August 1 - 10

 

Racine has 14 hours and 8 minutes of daylight and Superior has 14 hours and 27 minutes of daylight at the end of the period. Southern Wisconsin loses 23 minutes of daylight and northern Wisconsin has 27 minutes less than the previous period.  Early August is the time for the summer cross-quarter day. The half way point between the summer solstice and the fall equinox falls on August 7 this year. This day was called Lughnasadh by pagans, which meant the wedding of the Sun god Lugh to the Earth goddess, causing the ripening of crops. Churches transformed the day for offering the first loaves baked from the new wheat (Loaf Mass), which became Lammas. This day is barely recognized in today’s societies.

 

 

 

 

 

 

 

 

 

 

 

 

 

 

 

 

 

 

 

Singing Insects: Singing insects are considered those that make audible rhythmic noises. They include members of katydids, crickets, and cicadas. North American estimates of over 300 species constitute this group of singing insects.

 

Wisconsin has nearly 100 species of singing insects. They represent all three groups listed above. These species live in nearly every habitat phoned in the state. Even though, they are more common in prairies, savannas, and wood lands, however, they are also found in dense forest in areas, along stream banks, and even on sandy dunes.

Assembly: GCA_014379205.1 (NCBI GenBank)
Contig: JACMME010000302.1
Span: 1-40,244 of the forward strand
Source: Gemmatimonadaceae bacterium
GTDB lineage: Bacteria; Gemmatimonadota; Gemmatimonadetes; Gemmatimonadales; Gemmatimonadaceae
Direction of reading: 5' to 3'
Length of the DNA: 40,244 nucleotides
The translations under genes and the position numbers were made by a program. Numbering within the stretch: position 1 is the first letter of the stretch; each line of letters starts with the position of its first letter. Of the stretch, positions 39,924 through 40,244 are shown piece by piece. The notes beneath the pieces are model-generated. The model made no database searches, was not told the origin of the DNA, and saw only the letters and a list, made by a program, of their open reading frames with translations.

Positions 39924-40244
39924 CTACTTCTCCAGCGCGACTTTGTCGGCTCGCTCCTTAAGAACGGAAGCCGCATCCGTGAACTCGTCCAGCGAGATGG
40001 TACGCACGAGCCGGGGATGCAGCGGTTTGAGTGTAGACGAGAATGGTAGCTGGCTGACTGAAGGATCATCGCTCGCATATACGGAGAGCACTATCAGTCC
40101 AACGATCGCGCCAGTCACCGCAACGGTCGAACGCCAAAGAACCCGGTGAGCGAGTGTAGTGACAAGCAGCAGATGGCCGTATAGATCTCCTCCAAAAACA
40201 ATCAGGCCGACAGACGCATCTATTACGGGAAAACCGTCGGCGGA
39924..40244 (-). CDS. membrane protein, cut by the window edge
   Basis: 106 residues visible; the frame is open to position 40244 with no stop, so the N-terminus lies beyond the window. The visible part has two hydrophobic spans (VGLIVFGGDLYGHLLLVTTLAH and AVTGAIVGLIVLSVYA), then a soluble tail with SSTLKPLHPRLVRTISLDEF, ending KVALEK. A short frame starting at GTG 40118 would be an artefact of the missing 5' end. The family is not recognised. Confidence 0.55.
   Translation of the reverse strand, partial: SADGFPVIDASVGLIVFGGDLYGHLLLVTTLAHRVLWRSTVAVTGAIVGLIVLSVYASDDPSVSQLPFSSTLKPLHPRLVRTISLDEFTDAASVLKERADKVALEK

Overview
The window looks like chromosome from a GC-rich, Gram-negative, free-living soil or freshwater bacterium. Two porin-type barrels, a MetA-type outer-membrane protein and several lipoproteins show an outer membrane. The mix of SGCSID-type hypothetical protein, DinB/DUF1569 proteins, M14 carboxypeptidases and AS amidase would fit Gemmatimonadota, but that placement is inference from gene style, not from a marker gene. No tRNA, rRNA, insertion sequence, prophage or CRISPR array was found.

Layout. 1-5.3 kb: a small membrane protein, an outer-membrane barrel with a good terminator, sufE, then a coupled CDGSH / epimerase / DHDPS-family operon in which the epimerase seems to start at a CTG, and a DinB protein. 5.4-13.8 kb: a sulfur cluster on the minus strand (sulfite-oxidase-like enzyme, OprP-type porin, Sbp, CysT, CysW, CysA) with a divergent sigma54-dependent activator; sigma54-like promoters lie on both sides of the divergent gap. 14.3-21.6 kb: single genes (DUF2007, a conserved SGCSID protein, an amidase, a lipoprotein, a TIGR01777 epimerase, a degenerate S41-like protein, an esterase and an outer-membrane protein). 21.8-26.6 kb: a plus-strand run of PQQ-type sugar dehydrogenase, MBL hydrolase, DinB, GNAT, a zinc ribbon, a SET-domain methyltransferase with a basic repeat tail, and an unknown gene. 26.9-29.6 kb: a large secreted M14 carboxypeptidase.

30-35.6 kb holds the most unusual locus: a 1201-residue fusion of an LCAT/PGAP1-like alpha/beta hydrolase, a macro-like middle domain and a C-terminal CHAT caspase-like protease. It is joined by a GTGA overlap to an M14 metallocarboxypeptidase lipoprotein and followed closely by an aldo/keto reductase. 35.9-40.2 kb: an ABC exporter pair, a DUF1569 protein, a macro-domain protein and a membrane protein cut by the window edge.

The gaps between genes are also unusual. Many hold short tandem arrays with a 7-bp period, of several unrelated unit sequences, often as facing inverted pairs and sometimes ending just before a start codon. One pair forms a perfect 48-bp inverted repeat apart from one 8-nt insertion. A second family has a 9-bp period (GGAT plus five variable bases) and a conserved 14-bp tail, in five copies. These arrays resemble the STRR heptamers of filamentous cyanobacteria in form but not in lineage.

The larger groups are broken into smaller subgroups such as crickets are classified as camel crickets, mole crickets, stone crickets, and ground crickets. Katydids are classified as true katydids, faults katydids, shieldback katydids. In addition, several species of grasshoppers called longhorned grasshoppers, meadow grasshoppers, and coneheaded grasshoppers are also included in these singing insects. The final group is from an entirely different family called the cicadas there are six species of cicada found in Wisconsin.

 

In all these groups, the male is the sole sound maker. These sounds function to attract mates and form pair bonds. Courtship and mating soon follows. In many species, these sounds also help the male defend a territory. As a consequence of this territoriality to help lure mates, this singing behavior has turned out to be infallible in species recognition. In other words, songs of any two species are distinct and do not overlap.

 

Crickets and katydids make their noises by rubbing the four wings together. They hear the songs of others with an auditory organ located on the front legs. Slant faced meadow katydids locusts make their noises by rubbing their hind legs against the fore wings and have auditory organs on the side of the abdomen.  Cicadas make their noises by popping in and out convex portions of the body wall near the base of the abdomen. They hear with their auditory organs located in the same general region.

 

Cicadas and almost all cricket males make all of the noise and attractive females. In meadow katydids, the males make the noise and are answered by female noises. In some cases the female approaches before answering the male. Cicada males usually move around during daily singing periods. Cricket and katydid males are mostly stationary particularly if the males are burrowing cricket species.

 

The singing insects described above are by no means the only insects to produce sounds. Thousands of beetles and bugs make variations of noises. Water bugs make fairly intense noises that would qualify as a definition of a song, but they are not often heard unless insects are kept in aquaria.